Recent Items – 2004-2005
By Gary Rusak, March 2005
The sun was shining and the temperatures were well above average in what was the warmest February in the city in nearly 30 years.
“You have the warm air coming up from the south that hits the mountains perfectly. It then comes roaring down and hits Dawson Creek,” said William Miller, client services at Meteorological Canada’s office in Whitehorse. “If the winds are a little different, the chinook will miss you guys. Everything has to work right with those winds coming in.”
The average temperature for the month was 6.8 degrees above normal. Record highs were recorded on Feb. 10, 11 and 23. The highest temperature was 11.6 degrees recorded on Feb. 23, just slightly higher than the previous high, 11 degrees in 1997. Records were first compiled in the city in 1968.
As well, the overnight lows were substantially higher and the warmest that have been recorded since 1991. Overall, to find a warmer February one would have to look back to 1977.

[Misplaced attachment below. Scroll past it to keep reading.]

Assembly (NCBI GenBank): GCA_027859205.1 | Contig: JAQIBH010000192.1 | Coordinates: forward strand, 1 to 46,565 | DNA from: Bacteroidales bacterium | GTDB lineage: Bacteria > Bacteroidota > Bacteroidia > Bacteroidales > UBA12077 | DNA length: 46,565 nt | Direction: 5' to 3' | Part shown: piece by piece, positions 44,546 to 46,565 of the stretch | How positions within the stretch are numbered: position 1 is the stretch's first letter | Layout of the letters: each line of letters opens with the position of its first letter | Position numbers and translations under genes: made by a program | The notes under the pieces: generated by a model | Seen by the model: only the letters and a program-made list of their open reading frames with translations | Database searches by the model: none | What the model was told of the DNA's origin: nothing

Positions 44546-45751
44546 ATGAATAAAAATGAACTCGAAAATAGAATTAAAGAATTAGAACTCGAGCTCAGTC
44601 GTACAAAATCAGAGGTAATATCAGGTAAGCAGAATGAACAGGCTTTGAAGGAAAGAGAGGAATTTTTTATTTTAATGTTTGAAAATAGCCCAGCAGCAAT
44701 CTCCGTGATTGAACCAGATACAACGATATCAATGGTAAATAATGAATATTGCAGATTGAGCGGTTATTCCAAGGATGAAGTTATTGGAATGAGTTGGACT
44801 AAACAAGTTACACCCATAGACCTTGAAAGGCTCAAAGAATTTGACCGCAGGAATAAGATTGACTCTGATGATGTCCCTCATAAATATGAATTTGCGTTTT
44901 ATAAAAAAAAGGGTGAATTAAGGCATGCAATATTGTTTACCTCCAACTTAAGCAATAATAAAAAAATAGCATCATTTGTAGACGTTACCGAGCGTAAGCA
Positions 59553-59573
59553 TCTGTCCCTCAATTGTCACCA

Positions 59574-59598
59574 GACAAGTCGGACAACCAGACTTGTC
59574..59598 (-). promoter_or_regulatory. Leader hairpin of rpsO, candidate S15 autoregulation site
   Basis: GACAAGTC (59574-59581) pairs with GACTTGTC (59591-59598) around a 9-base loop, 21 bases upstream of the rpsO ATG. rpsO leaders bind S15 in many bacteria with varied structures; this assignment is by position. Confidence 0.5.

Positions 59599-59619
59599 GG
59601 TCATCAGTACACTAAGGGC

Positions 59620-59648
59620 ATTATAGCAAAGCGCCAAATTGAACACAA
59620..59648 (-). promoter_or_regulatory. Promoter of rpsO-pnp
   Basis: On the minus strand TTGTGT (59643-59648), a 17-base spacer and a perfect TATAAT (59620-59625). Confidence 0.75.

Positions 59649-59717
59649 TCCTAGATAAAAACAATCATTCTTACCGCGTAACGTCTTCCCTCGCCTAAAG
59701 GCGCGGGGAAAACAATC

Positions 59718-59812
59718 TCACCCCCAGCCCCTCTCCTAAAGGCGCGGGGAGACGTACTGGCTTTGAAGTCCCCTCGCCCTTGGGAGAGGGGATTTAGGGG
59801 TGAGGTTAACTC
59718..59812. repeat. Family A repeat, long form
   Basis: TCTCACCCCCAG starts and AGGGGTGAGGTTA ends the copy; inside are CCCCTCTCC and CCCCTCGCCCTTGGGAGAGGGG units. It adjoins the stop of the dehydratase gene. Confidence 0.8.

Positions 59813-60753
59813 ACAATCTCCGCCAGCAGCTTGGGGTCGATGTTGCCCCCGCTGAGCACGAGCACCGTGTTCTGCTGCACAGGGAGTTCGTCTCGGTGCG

“A lot of it is that you have all this really warm air streaming north from the way south Pacific,” said Miller. “It’s keeping the temperatures up there.”
And Miller said the forecast is for more of the same to start March. “It should continue to get warmer,” he said. “I would think that the next two weeks or so things are looking real nice with above normal temperatures across the board.”
Miller said that a ridge developing over the city should keep the temperatures warm and the sky clear for the time being. However, there is a system to the west that could disrupt the placidity.
“We do have a really deep low in the Gulf of Alaska right now,” he said. “And that is going to start coming on shore in the Charlottes and the north coast and along the Alaska panhandle. How well that is going to make it across the ridge is really difficult to tell. If it makes it across still intact you could get some precipitation and colder temperatures.”
But, Miller added, don’t get on your winter boots on just yet. “Right now the ridge is going to dominate,” he said. “That means sunny and warm.”